The former interim president of the city’s transit authority says the governor’s decision to make masks optional on subways and buses is an indication of the current conditions found in the subway system — fewer riders are wearing masks.
“I think it’s a reflection of the reality that we are seeing in the subway and on buses right now,” Sarah Feinberg said. “Anyone who’s in the system is seeing that we are not seeing nearly the masks that we used to see.”
The mask mandate for the city’s transportation system was enacted in April 2020 in order to reduce the spread of COVID-19. Feinberg told “News All Day” on Wednesday that the new policy might confuse riders since trains are again becoming more crowded.
“The trains are very crowded right now. I had to wait for a second train this morning during rush hour. So you got all of these folks piling back in and at that moment we’re saying no need for masks,” she said. "I think it’s very reflective of reality, but a little confusing."
Feinberg also touched on fare evasion, which could cost the MTA $500 million this year. She said the city should expand the Fair Fares program, which gives eligible low-income New Yorkers a discount.
“In my opinion, if you are going to increase enforcement of fare evasion, let’s expand that program significantly,” she said. “The state can put money in, the city can put more money in, and let’s grow that program so that this is truly not going to be a crime of poverty.”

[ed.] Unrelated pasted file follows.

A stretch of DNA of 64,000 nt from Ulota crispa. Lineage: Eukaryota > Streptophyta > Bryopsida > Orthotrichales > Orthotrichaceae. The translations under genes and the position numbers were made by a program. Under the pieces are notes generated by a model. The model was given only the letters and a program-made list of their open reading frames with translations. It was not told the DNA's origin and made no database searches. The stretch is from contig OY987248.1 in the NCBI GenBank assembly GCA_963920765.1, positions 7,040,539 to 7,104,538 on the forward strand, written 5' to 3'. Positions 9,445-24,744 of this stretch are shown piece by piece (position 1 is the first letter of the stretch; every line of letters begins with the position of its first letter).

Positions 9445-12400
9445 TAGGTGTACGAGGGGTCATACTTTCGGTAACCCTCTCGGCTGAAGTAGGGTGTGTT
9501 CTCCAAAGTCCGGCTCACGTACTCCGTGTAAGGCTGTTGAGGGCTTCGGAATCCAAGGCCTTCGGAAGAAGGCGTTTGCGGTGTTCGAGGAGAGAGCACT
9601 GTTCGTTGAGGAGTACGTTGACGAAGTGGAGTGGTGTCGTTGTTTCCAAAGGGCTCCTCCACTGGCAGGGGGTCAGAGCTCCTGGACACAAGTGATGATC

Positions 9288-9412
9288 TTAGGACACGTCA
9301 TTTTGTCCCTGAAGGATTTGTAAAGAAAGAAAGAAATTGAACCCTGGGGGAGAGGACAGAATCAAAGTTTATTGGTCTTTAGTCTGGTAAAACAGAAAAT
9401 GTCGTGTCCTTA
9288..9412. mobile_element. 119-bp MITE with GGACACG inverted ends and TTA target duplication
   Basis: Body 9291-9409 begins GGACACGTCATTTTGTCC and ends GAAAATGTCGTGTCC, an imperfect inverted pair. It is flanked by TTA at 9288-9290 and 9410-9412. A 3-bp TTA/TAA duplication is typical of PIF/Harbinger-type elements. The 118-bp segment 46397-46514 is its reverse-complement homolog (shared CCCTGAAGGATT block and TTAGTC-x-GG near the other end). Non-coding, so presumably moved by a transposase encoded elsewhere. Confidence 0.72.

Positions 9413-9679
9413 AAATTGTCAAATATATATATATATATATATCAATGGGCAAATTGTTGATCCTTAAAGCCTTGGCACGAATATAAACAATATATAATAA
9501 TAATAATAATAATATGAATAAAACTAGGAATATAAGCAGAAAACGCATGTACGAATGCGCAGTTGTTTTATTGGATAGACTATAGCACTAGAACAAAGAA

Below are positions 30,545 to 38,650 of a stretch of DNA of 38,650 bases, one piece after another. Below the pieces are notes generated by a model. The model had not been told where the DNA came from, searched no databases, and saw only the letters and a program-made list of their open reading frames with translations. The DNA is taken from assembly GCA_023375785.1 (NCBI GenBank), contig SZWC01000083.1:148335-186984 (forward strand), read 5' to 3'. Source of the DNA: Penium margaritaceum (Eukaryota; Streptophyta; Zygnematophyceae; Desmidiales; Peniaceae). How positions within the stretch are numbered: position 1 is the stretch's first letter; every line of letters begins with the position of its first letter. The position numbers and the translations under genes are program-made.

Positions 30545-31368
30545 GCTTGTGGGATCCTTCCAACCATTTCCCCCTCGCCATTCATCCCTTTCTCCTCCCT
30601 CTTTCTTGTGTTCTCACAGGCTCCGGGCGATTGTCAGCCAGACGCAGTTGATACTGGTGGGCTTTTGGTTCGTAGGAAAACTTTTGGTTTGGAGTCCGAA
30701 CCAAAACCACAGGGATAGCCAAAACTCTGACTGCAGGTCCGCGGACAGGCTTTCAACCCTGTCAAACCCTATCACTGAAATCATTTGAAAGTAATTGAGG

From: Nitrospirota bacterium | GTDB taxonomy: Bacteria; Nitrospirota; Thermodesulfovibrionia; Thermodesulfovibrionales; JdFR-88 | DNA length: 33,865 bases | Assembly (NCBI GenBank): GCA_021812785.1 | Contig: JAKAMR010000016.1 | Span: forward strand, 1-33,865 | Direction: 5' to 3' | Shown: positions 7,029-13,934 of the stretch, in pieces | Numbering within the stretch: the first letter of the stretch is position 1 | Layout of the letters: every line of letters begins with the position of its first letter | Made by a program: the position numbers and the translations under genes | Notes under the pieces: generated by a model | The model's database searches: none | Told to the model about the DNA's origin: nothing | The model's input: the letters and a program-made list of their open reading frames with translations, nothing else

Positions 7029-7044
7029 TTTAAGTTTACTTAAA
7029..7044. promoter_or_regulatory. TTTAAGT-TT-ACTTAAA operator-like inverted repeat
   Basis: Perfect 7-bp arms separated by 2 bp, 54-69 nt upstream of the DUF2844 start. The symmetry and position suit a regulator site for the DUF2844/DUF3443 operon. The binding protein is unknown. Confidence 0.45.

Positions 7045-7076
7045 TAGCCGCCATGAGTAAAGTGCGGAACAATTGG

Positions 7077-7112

Regarding the recent congestion pricing hearings, she said that her takeaway is that there are strong opinions involved, including many who want exemptions from paying the tolls for city and state employees. She added that the more exemptions the program has, the more expensive the tolls will be for New Yorkers.
“The state government is fully behind this. The city government is fully behind this. You can’t have those government entities saying ‘this is our policy, this is where we’re going’ and then saying ‘except for everyone who works in my office,’ she said. “That’s just not going to work."